EditorsAbout the SiteComes vs. MicrosoftUsing This Web SiteSite ArchivesCredibility IndexOOXMLOpenDocumentPatentsNovellNews DigestSite NewsRSS

12.06.11

CarrierIQ Exposes the Flaws of “Best Tool for the Job” Pragmatism

Posted in Apple, Free/Libre Software, FSF, FUD, Hardware, Intellectual Monopoly, Law, Microsoft, Patents, Samsung, Tivoization at 2:52 pm by Guest Editorial Team

The Best Tool For Freedom is a Free Tool

Moblen at OSCON 2007

Two friends have a good chat about free software at OSCON.

The CarrierIQ issue, even if it is part of an organized campaign to smear and ruin Android [2], is showing people the dangers of using non free software. Even one piece of non free software can betray users, so mostly free, “pragmatic” systems can be just as bad as regular non free systems. The free software community should capitalize on this awareness to change people’s attitudes towards their devices so that they will reject non free software in the future. Software freedom must be complete for users to have real conrtol and privacy.

Richard Stallman wrote an extensive review of Android back in September. It lists all of the parts of available phones that can be used maliciously against users, which surprisingly include the radio control firmware. The conclusion was unequivocal, “Android is a major step towards an ethical, user-controlled, free-software portable phone, but there is a long way to go. … While any computing system might have bugs, these devices might be bugs.”

When the CarrierIQ scandal broke, Mr. Stallman was not surprised. His comment was,

The root cause of this problem is that the users don’t control the software on these phones. So if they didn’t put in this surveillance package [Carrier IQ], they would put in some other. The users’ only protection against malicious features (surveillance, intentional restrictions, and back doors) is to insist on free software.

Anyone in the Open Source community who’s surprised should think hard about what the Free Software Society has been telling them. About four years ago at a “Web 2.0″ meeting, Eben Moglen urged the Tim O’Reilly and the Open Source community to quit, “wasting time promoting commercial products.” O’Reilly was sad that Moglen did not want to talk about protecting people’s data on other people’s computers in “the cloud,” but CarrierIQ makes it plain that those rights and protections are meaningless if the user is stripped of privacy by malware in their pocket. It might have been useful ten years ago to hide scary talk about freedom from big companies like IBM. It worked, thanks, but talk about “best tool for the job” and “pragmatic” mixes of free and non free software should now be considered counter productive and the results dangerous.

There are community alternatives to carrier issued Android. Stallman mentions Replicant, a 100% free software replacement for Android. There is also a less careful distribution called CyanogenMod that is focused on performance and includes non free software from Google and perhaps device drivers. Jeff Hoogland, the founder of Bodhi GNU/Linux, is working on Debian for cell phones and we can be sure many others are as well. In the mean time, if you must have a smart phone, it might as well be Android because there is no chance a phone from Apple or Microsoft will be liberated, but don’t expect it to be a Freedom Box the community really wants [2 and don’t trust it until it’s really free.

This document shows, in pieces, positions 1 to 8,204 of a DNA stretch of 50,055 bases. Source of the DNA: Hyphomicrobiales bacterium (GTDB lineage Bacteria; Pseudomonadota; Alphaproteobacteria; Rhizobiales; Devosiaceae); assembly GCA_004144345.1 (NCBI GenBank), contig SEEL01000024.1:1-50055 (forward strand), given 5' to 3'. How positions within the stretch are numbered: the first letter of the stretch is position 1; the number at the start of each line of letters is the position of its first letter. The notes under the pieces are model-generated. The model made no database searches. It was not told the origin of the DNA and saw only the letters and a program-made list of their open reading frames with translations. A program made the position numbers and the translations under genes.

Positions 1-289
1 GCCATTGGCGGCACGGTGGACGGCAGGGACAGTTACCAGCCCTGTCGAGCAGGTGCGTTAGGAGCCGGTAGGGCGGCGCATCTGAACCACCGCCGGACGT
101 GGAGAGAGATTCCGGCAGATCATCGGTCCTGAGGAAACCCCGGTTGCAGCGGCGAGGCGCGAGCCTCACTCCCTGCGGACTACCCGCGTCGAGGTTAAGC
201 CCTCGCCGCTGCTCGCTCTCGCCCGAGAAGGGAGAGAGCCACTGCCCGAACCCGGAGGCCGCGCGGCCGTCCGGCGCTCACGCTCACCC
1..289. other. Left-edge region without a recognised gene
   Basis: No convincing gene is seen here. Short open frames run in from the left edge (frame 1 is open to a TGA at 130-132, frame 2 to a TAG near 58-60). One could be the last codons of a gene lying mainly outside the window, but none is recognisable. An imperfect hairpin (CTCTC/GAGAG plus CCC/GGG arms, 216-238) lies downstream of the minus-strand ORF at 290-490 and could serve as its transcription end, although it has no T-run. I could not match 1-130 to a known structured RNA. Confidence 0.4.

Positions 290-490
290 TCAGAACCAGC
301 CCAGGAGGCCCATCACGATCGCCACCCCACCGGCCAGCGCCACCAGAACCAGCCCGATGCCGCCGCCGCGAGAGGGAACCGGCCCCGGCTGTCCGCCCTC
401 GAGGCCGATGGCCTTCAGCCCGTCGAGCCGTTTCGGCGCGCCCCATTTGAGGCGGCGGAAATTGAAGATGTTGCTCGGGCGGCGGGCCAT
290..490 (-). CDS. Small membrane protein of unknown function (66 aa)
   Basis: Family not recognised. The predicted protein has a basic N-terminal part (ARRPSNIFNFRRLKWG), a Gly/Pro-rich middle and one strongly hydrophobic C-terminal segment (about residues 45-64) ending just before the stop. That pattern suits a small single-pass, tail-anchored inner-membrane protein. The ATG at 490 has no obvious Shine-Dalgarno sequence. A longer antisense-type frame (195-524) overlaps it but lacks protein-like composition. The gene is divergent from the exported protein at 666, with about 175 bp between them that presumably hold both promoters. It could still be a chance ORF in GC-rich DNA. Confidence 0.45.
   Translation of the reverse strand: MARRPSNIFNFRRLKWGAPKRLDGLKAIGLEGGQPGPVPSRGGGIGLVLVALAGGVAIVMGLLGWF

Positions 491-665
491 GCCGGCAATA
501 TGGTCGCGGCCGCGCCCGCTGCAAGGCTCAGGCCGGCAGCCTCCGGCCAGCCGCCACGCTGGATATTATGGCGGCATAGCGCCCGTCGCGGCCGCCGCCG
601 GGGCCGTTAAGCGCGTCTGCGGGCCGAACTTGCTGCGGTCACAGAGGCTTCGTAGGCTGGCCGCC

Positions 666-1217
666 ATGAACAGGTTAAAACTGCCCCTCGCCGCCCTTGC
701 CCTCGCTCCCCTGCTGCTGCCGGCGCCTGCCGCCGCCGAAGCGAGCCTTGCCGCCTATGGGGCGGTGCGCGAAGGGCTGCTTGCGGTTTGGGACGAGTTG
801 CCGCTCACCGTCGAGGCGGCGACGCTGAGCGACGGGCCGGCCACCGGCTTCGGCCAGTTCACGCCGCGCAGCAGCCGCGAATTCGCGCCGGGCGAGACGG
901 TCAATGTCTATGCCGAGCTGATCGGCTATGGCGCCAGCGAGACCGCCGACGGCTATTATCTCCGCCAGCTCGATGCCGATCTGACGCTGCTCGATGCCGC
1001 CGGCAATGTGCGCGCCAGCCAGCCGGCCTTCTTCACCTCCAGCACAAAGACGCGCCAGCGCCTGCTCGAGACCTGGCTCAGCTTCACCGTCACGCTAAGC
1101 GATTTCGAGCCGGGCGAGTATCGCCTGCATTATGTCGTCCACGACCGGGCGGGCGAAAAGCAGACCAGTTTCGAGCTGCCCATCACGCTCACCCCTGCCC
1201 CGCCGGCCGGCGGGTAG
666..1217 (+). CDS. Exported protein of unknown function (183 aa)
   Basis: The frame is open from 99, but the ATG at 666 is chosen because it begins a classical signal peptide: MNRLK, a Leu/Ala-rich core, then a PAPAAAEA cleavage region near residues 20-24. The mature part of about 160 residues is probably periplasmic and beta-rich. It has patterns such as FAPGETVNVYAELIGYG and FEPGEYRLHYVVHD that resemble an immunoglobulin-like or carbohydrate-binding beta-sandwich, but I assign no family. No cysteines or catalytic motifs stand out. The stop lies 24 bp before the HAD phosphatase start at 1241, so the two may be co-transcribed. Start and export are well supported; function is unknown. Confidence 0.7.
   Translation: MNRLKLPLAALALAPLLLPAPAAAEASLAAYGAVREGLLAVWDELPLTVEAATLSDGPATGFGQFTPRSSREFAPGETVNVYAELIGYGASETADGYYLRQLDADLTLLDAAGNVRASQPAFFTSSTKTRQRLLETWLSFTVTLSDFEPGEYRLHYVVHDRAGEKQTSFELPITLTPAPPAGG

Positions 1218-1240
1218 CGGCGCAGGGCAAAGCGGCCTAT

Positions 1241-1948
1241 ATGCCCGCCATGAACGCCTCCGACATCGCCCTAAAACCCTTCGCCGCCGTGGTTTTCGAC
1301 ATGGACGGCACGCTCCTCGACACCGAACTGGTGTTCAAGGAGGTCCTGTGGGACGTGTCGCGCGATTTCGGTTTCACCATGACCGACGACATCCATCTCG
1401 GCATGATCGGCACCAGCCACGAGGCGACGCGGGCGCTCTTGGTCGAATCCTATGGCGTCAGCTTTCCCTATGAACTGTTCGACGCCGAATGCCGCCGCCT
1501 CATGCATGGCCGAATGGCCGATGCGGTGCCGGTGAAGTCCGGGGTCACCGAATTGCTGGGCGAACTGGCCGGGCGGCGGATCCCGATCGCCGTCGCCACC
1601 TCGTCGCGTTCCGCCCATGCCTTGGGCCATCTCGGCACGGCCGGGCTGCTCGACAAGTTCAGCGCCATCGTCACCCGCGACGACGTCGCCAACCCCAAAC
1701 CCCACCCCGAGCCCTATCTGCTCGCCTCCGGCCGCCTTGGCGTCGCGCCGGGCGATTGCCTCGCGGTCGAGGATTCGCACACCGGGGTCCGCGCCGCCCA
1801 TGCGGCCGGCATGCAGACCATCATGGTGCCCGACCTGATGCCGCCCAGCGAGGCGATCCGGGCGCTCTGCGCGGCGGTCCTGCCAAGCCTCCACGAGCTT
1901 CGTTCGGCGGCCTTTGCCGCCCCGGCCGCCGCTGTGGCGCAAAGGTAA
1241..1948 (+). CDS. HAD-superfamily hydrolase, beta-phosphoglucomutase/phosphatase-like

Sadly, US law is mostly a hindrance. Senator Al Franklin had some very pointed questions about possible violations of law for the company and a lawsuit has been launched against the guilty parties – Apple, HTC, Samsung, Motorola, AT&T, Sprint, T-Mobile and Carrier IQ. That’s good but it will be difficult to prove what actually happened, and the free software community can do better. Like Vista and Windows 7, CarrierIQ establishes encrypted communications to hide the data transmitted. It would be better to have free software on your cell phone, so the FSF has petitioned the Librarian of Congress for a DMCA Exemption Without that, it may be against US law for people to replace the software on their phones or even to delete CarrierIQ malware.

The lack of freedom in cell phones is not a natural state but is unlikely to end without changes and enforcement of US law. Android has emerged as the top cell phone OS because it is free software and creates a productive commons for the odd hundred companies that must cooperate to make a cell phoneThe obnoxious US patent system has allowed Microsoft and Apple to practice judicial extortion that should have been blocked by US anti-trust and racketeering laws[1, 2,3, 4, 5, 6, 7, 8, 9, 10]. Spectrum licensing itself is a technically obsolete and harmful practice but the FCC could demand adherence to technical standards, demand the publication of technical standards required to operate phones, and forbid practices such as phone locking as the price carriers pay for spectrum as it transitions to open spectrum.

We are in this hole because a long running propaganda campaign by non free software owners has played down ethical issues while convincing people that they are helpless. Billions of dollars in propaganda spending still drown out the basic truth of the situation and non free software use remains prevalent even among people who have every reason to fear spying by the rich and powerful. CarrierIQ gives us a good chance to fix that.

Share this post: These icons link to social bookmarking sites where readers can share and discover new web pages.
  • Digg
  • del.icio.us
  • Reddit
  • co.mments
  • DZone
  • email
  • Google Bookmarks
  • LinkedIn
  • NewsVine
  • Print
  • Technorati
  • TwitThis
  • Facebook

If you liked this post, consider subscribing to the RSS feed or join us now at the IRC channels.

Pages that cross-reference this one

4 Comments

  1. Michael said,

    December 6, 2011 at 5:01 pm

    Gravatar

    FUD:

    The CarrierIQ issue, even if it is part of an organized campaign to smear and ruin Android [2], is showing people the dangers of using non free software.

    The CarrierIQ scandal, which has nothing to do with any organized campaign to smear Android, is showing that even if you use what is commonly seen as being “open”, it might not be. Yeah, Android is often referred to as the “open” option – but now we are finding the “open” option is not really so “open” after all (not that there were not those of us who did not know this). And the “closed” option, iOS, seems the safer option.